— Four’s a crowd: Sens. Marco Rubio (R-Fla.), Cynthia Lummis (R-Wyo.), Lindsey Graham (R-S.C.) and Cory Booker (D-N.J.) signed on to the Open App Markets Act, legislation introduced in August by Sen. Richard Blumenthal (D-Conn.). The bill would require alternative payment methods and app stores to be made available on smartphones. It would also bar companies from “unreasonably preferencing” their own apps in search rankings.

The bipartisan group of supporters of the bill, who join co-sponsors Amy Klobuchar (D-Minn.) and Marsha Blackburn (R-Tenn.), argue that big tech companies have used their “gatekeeper” positions to lock out competitors.

“For too long, Apple and Google have created walled gardens around their app stores,” Lummis said. “This legislation would introduce much-needed competition into these app store ecosystems.”

PRESSURE GROWS ON TIKTOK, SNAP AND YOUTUBE — Lawmakers’ calls for social media platforms — beyond Facebook — to fork over internal records are growing louder.

Rep. Raja Krishnamoorthi (D-Ill.), chair of the House Oversight panel on economic and consumer policy, wrote to TikTok CEO Shou Zi Chew on Wednesday demanding the company turn over “documents and information about TikTok’s troubling practice of showing dangerous content to minors, including sex- and drug-related videos and videos peddling Covid-19 misinformation.”

Scrutiny of platforms popular with children and teens has grown in the wake of recent revelations from Facebook whistleblower Frances Haugen, in the form of the Facebook Papers. A TikTok spokesperson told MT that the company is “continuing our dialogue with committees and responding to requests directly.”

These new House Oversight demands come just weeks after House Energy and Commerce Republicans called on tech companies to provide detailed research on the platforms’ effects on children and teens’ mental health, and after leaders of the Senate Commerce consumer protection panel asked for the same. Representatives of the companies committed at an October hearing to turning over that information to the Senate, which has set Nov. 24 as the deadline. A Snap spokesperson said the company is in touch with both chambers on these requests. YouTube did not respond to a request for comment on the status of the documents and whether they would meet the looming deadline.

GOP ONSLAUGHT ON FCC PICK SOHN CONTINUES — Republicans have fixed their attention on Gigi Sohn, President Joe Biden’s nominee to fill an open FCC seat, and argue that her past scrutiny of right-leaning news networks like Fox News could portend an appetite for censorship. Sohn, whose confirmation is key to Democrats’ hopes of a majority on the commission, is still awaiting Senate consideration and despite initial plans from Senate Commerce leadership, will not appear alongside FCC Chair Jessica Rosenworcel and FTC nominee Alvaro Bedoya in the hearing set for Wednesday (more for Pros here).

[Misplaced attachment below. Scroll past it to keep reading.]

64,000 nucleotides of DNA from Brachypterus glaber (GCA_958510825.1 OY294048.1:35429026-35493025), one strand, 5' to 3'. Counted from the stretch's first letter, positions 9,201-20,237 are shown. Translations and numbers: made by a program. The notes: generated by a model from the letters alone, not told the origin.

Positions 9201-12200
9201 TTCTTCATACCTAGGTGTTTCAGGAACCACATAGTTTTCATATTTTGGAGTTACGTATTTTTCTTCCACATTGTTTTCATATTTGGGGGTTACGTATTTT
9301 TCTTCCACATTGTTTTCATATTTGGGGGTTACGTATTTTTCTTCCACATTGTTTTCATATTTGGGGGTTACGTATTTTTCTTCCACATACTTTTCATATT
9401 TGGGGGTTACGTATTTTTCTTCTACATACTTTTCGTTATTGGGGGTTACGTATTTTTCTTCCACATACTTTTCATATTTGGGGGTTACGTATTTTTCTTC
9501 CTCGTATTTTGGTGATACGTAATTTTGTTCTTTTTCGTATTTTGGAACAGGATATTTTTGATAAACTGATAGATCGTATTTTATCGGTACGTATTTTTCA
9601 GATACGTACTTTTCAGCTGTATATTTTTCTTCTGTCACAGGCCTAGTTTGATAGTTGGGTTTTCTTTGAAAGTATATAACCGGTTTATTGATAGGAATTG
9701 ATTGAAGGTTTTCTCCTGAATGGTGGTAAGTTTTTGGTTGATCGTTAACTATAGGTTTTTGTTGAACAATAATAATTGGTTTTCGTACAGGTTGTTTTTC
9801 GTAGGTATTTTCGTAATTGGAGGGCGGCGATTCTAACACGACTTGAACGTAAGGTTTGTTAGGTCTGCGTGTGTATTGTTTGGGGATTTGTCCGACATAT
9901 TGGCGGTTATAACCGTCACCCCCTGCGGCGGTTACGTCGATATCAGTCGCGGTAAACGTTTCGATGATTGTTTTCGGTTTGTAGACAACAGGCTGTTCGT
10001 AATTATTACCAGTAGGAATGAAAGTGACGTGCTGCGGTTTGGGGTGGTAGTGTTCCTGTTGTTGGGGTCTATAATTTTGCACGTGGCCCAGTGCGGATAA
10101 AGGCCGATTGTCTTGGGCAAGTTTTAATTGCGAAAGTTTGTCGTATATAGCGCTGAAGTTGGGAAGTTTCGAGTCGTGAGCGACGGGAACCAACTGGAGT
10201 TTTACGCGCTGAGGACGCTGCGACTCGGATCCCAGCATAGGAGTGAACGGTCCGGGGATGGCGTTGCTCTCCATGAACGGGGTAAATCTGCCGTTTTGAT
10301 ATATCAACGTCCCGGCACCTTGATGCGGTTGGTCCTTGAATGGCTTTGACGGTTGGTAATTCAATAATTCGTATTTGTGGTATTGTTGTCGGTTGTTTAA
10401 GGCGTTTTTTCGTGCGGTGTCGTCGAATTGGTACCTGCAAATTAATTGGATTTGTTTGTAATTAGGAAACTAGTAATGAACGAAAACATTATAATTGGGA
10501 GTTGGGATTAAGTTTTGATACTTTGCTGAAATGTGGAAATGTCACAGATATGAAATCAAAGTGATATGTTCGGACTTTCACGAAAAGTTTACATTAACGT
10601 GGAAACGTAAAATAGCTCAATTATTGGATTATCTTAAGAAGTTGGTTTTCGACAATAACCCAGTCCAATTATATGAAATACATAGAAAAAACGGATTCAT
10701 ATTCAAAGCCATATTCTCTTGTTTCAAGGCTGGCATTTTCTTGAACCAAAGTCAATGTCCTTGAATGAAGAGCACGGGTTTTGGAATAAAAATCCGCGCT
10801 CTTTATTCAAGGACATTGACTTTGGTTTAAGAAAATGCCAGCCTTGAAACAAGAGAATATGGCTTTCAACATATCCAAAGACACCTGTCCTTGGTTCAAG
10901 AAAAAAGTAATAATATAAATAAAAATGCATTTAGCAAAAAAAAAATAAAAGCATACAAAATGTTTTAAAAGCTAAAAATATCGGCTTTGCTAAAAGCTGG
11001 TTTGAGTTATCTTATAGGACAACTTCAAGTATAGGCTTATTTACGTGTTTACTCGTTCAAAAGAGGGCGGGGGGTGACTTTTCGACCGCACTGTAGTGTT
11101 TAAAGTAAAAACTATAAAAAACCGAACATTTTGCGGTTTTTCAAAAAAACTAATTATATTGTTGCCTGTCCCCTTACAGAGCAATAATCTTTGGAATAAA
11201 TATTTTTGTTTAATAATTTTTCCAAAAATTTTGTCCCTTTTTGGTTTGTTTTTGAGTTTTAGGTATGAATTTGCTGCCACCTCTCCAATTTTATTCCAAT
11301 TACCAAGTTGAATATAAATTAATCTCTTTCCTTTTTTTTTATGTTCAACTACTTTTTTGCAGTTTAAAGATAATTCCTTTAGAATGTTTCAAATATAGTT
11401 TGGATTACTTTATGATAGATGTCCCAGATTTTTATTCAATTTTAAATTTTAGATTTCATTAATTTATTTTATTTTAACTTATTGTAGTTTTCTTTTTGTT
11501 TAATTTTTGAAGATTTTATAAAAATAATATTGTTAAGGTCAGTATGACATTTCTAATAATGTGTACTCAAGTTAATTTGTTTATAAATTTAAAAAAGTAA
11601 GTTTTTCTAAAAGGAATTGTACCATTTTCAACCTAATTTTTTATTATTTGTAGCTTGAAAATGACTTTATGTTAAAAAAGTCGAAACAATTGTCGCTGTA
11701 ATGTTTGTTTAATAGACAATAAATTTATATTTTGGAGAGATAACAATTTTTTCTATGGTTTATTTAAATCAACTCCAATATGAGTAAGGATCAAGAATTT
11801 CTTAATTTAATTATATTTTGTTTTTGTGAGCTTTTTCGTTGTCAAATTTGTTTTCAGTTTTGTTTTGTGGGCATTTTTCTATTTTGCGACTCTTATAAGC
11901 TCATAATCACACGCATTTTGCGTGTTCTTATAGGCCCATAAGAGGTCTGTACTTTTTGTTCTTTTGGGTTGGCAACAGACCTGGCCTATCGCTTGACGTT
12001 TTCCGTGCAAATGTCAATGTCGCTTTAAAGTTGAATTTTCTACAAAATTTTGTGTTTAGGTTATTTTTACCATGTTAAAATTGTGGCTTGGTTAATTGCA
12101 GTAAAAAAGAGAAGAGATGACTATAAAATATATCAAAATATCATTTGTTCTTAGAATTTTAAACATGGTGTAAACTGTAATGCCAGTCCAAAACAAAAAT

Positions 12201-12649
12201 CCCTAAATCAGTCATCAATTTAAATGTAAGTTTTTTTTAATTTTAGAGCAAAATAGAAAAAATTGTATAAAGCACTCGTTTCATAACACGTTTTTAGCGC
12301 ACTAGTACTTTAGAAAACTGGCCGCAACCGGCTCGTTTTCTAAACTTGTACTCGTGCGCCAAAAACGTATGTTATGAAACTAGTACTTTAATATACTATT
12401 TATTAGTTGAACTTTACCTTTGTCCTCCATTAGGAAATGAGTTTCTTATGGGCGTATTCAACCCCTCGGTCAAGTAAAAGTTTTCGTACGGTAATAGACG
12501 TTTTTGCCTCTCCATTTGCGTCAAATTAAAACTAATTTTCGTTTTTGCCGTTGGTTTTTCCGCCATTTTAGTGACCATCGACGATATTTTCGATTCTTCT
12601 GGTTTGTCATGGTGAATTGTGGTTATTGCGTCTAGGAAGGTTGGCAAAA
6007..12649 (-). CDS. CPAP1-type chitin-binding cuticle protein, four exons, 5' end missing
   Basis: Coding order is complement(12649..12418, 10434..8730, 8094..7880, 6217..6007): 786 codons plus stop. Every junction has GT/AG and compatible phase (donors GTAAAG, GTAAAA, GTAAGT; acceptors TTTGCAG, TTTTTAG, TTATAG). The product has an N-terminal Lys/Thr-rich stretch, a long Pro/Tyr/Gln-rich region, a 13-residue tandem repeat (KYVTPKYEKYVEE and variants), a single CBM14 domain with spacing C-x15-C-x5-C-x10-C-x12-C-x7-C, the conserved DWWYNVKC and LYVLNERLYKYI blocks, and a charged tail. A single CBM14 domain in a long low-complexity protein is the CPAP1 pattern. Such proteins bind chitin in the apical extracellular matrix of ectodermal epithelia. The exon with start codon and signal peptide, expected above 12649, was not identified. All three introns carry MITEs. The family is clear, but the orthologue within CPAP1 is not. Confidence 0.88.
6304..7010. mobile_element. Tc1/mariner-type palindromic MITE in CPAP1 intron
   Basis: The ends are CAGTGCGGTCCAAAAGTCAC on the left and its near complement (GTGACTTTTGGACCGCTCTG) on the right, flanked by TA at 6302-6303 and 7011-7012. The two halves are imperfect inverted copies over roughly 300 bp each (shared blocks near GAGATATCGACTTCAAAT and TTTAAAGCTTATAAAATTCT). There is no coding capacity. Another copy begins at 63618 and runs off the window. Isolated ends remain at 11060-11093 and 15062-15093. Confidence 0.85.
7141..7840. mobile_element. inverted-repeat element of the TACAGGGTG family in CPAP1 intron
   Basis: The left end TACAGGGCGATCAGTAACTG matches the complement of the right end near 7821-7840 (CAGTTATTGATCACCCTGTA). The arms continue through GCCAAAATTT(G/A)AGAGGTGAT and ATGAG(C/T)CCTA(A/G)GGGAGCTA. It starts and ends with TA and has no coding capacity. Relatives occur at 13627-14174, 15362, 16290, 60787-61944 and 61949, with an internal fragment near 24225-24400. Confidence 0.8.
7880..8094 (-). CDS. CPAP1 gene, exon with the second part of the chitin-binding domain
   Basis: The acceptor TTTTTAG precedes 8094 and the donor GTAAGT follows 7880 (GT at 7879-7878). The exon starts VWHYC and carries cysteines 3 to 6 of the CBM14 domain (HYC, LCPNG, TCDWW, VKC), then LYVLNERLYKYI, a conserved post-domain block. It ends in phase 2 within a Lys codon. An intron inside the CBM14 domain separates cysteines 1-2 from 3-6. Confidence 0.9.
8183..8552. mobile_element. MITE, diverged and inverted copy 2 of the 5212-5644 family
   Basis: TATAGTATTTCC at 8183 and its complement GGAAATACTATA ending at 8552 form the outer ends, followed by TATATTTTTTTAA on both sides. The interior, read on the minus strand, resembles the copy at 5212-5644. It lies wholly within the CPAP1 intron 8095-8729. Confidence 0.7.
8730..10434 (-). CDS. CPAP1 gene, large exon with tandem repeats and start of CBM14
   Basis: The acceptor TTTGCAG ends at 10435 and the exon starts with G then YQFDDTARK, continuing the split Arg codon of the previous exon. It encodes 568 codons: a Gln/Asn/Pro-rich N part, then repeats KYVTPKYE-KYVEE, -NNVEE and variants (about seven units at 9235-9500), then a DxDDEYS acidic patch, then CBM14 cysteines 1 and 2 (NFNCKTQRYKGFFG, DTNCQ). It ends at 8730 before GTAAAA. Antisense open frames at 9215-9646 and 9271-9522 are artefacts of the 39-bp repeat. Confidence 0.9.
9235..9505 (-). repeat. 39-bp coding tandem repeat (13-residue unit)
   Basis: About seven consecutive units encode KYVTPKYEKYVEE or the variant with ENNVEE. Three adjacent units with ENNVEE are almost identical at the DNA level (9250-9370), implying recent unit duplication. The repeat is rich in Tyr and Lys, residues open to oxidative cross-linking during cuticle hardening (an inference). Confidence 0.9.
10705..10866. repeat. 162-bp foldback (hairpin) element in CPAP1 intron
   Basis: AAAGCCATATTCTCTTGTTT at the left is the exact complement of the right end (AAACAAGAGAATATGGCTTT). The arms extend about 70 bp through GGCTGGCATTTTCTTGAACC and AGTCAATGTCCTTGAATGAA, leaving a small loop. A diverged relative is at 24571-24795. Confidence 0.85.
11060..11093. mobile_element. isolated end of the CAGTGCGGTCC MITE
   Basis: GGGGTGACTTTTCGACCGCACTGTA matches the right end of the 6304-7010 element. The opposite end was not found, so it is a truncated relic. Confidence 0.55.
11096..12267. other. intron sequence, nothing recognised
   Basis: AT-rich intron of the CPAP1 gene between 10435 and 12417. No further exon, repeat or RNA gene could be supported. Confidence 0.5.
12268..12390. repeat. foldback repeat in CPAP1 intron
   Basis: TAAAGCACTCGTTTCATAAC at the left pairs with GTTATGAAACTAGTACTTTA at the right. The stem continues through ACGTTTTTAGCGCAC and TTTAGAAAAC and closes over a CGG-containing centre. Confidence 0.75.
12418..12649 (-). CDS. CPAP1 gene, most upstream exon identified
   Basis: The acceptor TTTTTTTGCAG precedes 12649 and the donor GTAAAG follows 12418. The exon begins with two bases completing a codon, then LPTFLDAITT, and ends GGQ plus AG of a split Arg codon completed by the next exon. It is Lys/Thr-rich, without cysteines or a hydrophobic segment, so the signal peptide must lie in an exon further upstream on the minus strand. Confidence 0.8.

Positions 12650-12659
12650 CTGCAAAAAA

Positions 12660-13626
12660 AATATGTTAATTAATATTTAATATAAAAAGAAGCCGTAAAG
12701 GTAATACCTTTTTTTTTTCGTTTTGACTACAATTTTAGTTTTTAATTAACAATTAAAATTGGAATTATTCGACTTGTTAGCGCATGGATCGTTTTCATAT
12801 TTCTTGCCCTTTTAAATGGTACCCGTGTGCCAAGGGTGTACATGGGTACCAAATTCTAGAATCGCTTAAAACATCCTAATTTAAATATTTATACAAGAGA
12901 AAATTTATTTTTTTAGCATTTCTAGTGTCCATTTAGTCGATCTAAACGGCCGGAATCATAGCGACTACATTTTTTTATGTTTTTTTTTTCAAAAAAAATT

— The emerging threat from Sohn, according to the WSJ editorial board, Fox News contributors and conservatives like Grover Norquist: Might she want to reignite some version of the Fairness Doctrine, a long-dead set of FCC policies that required broadcasters to treat opposing views fairly. But Sohn, a former FCC adviser who has spent decades in public interest circles, earlier this year brushed off the prospect of reviving the doctrine.

— Sohn’s own words: “Nobody in the circles I run with talk about it, and those would be the circles who would be discussing it,” she told John, our veteran telecom reporter, back in February. “It’s not clear to me that it needs to be brought back. I’m not going to say I’m against it, but I think the problem is much bigger than the Fairness Doctrine at this point.”

At the time, Republicans were blasting Democrats’ attempts at oversight of misinformation on right-leaning TV news networks — something Sohn saw as “selective outrage,” given GOP silence when former President Donald Trump threatened news outlets over critical coverage. Trump also pressed the FCC to narrow online platforms’ liability protections in the name of combating alleged anti-conservative bias, a push that some Republicans feared would yield a Fairness Doctrine for the internet.